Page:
Meditation can be many things. To name a few: intimidating, boring, an activity to be avoided at all costs, at least if you’re like most people I know. That said, it’s also a powerful tool for our health. As Forbes notes, studies show meditation can have significant impacts on anxiety and depression, can increase focus and concentration, and can even be helpful when quitting addictive behaviors like smoking.
My point? Don’t shoot the messenger, but we should probably all start embracing the practice. But … how?
Enter Jess Naim, reformed meditation-dreader who now teaches meditation to the masses, to rescue us all. As she confesses, before morphing into a meditation guru herself, “I was like your average neurotic modern person. I was always on my phone, always had some sort of distraction going on, and I wasn’t necessarily showing up for myself and didn’t know how to. I was doing all the right things, achieving at my job, and I was like, ‘I have my shit together, but I still feel anxious.’” Have more relatable words ever been spoken?
The idea of sitting down to meditate was about as appealing as the idea of sitting down to have 10 teeth pulled. “When I was told to meditate, I screamed inside because I didn’t want to,” she says. “I had so much anxiety. I was scared of the silence.” Again, relatable.
But eventually she started—with a not-so-scary three minutes of meditation a day—and now she’s been teaching meditation for four years and uses the practice as a formative tool in her life to gain clarity, recharge and even be a better boss (in her other life, she’s a designer at Free People).
Below, Naim’s top tips for embracing meditation when you, um, really don’t want to. For a more guided intro to meditation, you can also catch her at her in-person workshops, which you can find here.
1. Start short. Like one-minute short.
You know that image you have in your mind of meditation being an hours-long process spent cross-legged on the ground? Erase that. Naim says you can start with one minute of breathing a day. Yes: One measly minute.
Her instructions: Sit, eyes closed, and simply focus on your breathing. Inhale for four seconds, exhale for six seconds, and repeat. “If you do that for one minute, it calms your nervous system so your body gets on board with sitting down. If you can do one minute, you’ll be able to pick up on the difference you’re feeling. Even just doing that every day can be profound for your health.”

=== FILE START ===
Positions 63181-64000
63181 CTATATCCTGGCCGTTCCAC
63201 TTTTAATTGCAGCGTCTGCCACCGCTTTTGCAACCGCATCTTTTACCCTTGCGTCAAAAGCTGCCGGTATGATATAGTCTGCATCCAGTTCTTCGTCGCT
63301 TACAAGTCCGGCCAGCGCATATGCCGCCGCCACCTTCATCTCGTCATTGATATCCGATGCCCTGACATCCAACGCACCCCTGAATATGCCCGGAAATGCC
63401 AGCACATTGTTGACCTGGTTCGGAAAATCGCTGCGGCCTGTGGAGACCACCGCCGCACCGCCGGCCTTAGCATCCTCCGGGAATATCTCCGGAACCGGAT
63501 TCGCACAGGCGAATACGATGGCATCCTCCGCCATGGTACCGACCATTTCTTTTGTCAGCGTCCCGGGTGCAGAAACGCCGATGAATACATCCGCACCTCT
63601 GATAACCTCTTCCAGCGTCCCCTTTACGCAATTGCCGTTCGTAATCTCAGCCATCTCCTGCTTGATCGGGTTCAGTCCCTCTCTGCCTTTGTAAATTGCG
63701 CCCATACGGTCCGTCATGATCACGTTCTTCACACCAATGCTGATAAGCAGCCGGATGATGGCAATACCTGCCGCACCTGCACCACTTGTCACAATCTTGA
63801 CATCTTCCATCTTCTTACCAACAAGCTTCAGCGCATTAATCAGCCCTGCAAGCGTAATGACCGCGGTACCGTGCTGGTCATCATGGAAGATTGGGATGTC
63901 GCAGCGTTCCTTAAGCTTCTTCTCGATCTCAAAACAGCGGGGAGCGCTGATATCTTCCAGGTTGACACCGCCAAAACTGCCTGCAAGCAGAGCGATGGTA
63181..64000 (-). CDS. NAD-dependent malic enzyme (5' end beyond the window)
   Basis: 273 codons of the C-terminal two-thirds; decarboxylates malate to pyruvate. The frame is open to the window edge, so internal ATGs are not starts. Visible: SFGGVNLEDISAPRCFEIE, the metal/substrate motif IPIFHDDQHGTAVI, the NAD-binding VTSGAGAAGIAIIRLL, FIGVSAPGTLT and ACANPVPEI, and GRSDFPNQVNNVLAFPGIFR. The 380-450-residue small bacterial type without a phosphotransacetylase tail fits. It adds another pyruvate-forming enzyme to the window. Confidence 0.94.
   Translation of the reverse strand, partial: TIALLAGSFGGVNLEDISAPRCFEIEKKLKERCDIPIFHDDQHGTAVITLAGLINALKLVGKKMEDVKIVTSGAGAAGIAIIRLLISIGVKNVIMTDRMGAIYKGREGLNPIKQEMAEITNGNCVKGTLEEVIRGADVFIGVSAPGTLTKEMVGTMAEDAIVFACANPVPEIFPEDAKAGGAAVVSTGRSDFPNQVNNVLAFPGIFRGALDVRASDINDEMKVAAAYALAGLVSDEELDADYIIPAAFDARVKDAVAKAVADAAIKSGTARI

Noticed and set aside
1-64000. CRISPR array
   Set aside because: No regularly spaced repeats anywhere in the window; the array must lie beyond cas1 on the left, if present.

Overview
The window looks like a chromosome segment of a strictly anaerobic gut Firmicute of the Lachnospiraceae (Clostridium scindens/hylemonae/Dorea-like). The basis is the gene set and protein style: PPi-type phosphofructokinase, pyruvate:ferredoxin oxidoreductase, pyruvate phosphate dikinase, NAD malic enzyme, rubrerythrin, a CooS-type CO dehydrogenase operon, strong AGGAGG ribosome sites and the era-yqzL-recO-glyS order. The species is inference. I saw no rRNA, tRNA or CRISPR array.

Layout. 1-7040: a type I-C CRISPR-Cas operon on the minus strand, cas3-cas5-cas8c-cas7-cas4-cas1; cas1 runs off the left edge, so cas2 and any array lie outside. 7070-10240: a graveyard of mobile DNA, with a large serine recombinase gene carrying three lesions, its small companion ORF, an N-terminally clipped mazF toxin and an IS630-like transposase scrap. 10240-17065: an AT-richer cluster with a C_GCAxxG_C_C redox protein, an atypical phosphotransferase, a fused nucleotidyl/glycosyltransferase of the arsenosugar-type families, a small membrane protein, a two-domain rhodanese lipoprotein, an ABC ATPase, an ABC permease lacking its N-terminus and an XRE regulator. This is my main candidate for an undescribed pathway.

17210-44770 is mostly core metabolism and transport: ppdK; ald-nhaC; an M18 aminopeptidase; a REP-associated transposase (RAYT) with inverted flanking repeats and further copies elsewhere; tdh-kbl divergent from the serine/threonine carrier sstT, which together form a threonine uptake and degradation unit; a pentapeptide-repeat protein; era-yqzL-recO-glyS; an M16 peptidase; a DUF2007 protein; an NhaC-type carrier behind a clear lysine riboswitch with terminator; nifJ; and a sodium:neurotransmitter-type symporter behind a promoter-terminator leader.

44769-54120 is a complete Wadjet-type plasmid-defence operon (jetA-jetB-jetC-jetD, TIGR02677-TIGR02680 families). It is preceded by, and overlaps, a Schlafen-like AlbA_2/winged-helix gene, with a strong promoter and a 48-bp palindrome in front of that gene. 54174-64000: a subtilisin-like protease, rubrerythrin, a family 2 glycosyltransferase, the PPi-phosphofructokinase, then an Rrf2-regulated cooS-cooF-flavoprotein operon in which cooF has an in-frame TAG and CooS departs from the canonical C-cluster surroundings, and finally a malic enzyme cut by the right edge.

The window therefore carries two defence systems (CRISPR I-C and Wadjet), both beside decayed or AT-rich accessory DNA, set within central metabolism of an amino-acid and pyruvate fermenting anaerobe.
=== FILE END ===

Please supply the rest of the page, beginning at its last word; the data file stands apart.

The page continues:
One minute of breathing is essentially Naim’s gateway drug to longer meditations, but if you don’t ever want to be an hours-spent-meditating person, you don’t have to be. In fact, Naim is a fan of shorter meditations, around 20 minutes. “I’m not someone who’s super good at regimen, so things have to be achievable for me to get excited about doing them.” Hear, hear.
2. Know that if your mind won’t shut-up, that’s totally fine.
There’s a myth that meditating means silencing the cascade of stressful thoughts running through your head (see: “Wait, where did I leave my car keys?!” and “OMG, I totally forgot to send my boss that email). But Naim says that if you can’t shut those thoughts off, it’s fine. Really.
“If you sit down and your mind is telling you, ‘OMG, I can’t go to this event tonight,’ honor that. Maybe you’re getting a message for yourself,” she says. “Ask yourself, Why do I feel anxious? And do a little self-inquiry. Essentially, when we sit down to meditate, we want to go home to ourselves. And ideally we relieve that energy that isn’t ours”—the energy that comes from a day spent dealing with other people and stressful situations—”and we get clarity. Truly, one minute of breathing and self-inquiry will accumulate. A week of that, you’re going to know yourself a little bit more and you’ll have given your nerves a break.”
So thoughts are fine—welcome them instead of swatting them away, and you might start to understand yourself a bit more.
3. Do it for the people around you, not just for yourself.
Sometimes, things we think we’re doing just for ourselves tend to take a backseat to things we have to do for others (see: feed kids, meet your boss’s expectations, etc.). But as Naim points out, meditation has quite the ripple effect.
“At Free People, I have 17 people that I oversee. I have to manage people. I wouldn’t be doing this job, if I didn’t have this practice. It’s my responsibility as a leader to do this—it trickles down. If someone’s a boss or a leader, they owe it to themselves to adopt this practice. They owe it to their people. This goes for parents, too.”
Her point: When you are less stressed, more focused and have clarity in your own life, that will trickle down into the lives of your employees, your kids and all the other loved ones around you. So when you’re feeling stressed about taking time for yourself when you, um, have no time, remember that you’re not just doing it for you.
4. Don’t be a snob about it.
There are plenty of apps out there for meditation, so use them! Sure, it can feel like something a character in a crappy romance novel would do after being left at the altar, but that doesn’t mean they’re not worthwhile tools. Apps like Headspace make meditation accessible, and that’s key.
As Naim notes, part of breaking down the intimidation factor surrounding meditation is to stop taking it so seriously. “We need to be light about doing it so that we do it,” she says.
5. Keep your eyes on the prize.
Fact: You probably won’t feel like Deepak Chopra’s clone after your first one-minute meditation. But that doesn’t mean it’s not worth doing. It’s a practice—which means you’ve got to keep doing it and, if your story is anything like Jess Naim’s, it’ll pay off in big ways later down the line. “That’s really the crack of it,” Naim says. “Your life is going to start to unfold differently.”
Let our meditation mavens help you reach your mindfulness goals in our Focus classes at City Fitness.